Once the dining room tables have been inspected and issues addressed it’s a good idea to head to the restrooms. We’ve all heard it before: If the restroom is dirty, then the kitchen must be dirty too. I’m not sure how this logic fits as only employees are permitted in the kitchen and because there are employees that spend the entire shift in the kitchen, they are there to address cleanliness issues continually. Restrooms, on the other hand, are places that primarily receive guests. And it’s damned near impossible to make sure guests are not making messes in there. Still, we manage to perceptions, not to realities. So it’s important to establish restroom cleaning routines. I always recommend a dedicated staff member inspect the restrooms every 30 minutes. A signature chart is a good idea so that staff members can be held accountable. Those inspections must include the following: paper removed from floors, toilet seats free of urine, toilets and urinals flushed, paper towels stocked, toilet paper stocked, sanitary products disposals emptied and mirrors clean. Baby changing tables must be immaculate at all times, with pads always stocked. Again the importance assigned to the cleanliness of your restrooms cannot be stressed enough. My father had a koumbaro, God rest his soul, who was such a clean freak that after the dishwasher was done cleaning the bathrooms, he’d go in behind him and clean them more. He understood that this is a huge part of how his business was judged by customers. And to close the topic, restroom maintenance is also extremely important – there should be no foul odors, no grime build-up and no fixtures in disrepair (this includes slow leaks). And when it’s time to remodel, this is the first place where you should invest a few dollars – people are impressed with restrooms that are clean and BEAUTIFUL.
Returning to the dining room, it’s time now to look at detail. Is there dust along the railings and partitions? Are your kickplates on doors clean or scuffed? Is your waitress stand cluttered? If you move the POS is it dusty or dirty underneath?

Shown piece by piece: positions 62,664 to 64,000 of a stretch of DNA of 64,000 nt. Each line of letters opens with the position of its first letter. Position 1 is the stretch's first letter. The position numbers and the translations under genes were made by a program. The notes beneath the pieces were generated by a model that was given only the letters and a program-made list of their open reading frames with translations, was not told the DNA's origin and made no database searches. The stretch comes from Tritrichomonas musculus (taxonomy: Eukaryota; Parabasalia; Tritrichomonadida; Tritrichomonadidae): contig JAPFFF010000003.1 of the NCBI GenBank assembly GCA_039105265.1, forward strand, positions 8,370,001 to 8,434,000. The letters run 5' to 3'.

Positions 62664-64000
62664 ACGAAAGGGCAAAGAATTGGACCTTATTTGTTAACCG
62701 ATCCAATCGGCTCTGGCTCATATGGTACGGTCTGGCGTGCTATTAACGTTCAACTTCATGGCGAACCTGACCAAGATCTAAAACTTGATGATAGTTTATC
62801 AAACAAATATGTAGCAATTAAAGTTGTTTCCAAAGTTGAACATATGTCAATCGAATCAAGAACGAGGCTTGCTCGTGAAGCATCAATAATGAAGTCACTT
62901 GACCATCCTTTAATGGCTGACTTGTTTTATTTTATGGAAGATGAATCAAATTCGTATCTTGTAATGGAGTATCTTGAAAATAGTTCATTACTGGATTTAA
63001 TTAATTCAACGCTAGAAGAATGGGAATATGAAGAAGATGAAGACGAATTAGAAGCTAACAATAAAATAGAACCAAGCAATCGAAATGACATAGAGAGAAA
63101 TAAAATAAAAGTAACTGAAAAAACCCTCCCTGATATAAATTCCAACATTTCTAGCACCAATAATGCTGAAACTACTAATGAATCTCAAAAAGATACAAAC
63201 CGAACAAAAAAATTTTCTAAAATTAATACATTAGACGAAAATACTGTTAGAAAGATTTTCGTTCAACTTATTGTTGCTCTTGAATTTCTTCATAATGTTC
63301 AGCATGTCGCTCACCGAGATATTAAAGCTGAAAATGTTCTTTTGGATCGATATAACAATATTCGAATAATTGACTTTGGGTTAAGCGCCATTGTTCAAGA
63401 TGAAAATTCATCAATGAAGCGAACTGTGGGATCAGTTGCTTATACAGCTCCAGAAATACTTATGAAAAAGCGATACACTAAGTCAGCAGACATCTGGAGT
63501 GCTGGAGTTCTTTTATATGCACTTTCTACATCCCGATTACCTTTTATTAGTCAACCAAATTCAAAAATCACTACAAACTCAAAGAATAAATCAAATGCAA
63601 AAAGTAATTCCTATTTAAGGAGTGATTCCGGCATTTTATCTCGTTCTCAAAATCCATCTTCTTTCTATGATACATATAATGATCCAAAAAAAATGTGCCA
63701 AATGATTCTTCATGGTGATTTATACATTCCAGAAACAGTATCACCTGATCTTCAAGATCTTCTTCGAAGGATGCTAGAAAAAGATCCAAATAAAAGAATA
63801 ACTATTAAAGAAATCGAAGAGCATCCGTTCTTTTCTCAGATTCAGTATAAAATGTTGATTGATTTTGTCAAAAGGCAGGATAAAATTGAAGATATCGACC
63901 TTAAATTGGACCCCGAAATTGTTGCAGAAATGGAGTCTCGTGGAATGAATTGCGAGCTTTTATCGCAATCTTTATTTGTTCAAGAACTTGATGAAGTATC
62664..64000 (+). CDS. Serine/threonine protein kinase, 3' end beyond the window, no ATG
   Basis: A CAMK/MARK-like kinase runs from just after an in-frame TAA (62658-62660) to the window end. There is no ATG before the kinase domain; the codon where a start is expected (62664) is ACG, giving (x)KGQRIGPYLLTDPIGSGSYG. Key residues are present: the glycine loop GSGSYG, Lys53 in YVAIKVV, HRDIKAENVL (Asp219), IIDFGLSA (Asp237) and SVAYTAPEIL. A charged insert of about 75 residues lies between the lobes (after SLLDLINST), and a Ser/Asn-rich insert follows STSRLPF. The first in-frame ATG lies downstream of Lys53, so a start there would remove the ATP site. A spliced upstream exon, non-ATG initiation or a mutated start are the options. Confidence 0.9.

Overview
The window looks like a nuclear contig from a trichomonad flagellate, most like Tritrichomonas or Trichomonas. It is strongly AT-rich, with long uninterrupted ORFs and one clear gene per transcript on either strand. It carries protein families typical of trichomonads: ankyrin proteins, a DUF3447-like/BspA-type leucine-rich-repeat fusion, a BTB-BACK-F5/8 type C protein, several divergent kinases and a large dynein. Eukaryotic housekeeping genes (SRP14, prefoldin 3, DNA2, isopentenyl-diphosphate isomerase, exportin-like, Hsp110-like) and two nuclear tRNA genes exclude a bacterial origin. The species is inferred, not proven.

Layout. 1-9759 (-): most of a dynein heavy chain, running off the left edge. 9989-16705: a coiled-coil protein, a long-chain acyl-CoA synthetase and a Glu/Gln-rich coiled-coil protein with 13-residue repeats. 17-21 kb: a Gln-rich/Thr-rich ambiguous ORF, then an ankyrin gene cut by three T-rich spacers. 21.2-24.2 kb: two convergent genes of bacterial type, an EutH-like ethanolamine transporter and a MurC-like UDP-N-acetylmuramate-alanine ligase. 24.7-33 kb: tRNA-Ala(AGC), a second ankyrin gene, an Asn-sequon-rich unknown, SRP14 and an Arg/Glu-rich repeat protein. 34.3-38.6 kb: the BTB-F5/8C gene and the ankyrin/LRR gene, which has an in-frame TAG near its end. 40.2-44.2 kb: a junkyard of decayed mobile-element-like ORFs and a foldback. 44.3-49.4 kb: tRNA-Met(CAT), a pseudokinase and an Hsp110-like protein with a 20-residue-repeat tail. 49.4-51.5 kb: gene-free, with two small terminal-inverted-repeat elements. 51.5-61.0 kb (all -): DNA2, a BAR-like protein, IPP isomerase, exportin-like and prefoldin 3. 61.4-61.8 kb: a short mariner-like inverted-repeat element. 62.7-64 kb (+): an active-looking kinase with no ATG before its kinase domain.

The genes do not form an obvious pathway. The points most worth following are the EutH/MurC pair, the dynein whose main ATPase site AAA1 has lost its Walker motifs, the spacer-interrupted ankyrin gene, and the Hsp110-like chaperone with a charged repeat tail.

Look up! Are your ceiling tiles dirty or dusty? Are your lighting fixtures dust-free? How about your picture frames?
Once your shift is in full swing it’s important to keep the focus on cleaning. Again, look at what the customer sees. Bus pans should be emptied continually. They are not places to store dirty dishes. They are places to TEMPORARILY place dirty dishes until you have the first opportunity to return to the kitchen and place them in the dish area.
Look down! Your floors need to be continually kept free of litter. There should be no napkins, no straw wrappers, no food crumbs. A small broom and a dustpan are inexpensive and effective solution to keep your floors in good shape until their next full cleaning!
And lastly, your staff needs to be well groomed. A disheveled server or busser makes the restaurant look dirty. Uniforms must be clean and wrinkle-free. They can’t be frayed or worn out. And staff must follow good personal hygiene protocols.
So, this month’s column was filled with information that everyone already knows. The intent was not to cheat you out of the five minutes that it took to read. Rather, the intent is to stress to you the importance that your customers place with cleanliness and to help you to see what they see.
Constantine N. Kolitsas is a restaurant consultant living in the New York tri-state area. His company, CNK Consulting, has helped numerous businesses improve their operations, develop their concepts, and increase profitability. For more information visit cnk-consulting.com or call 1-888-869-6068.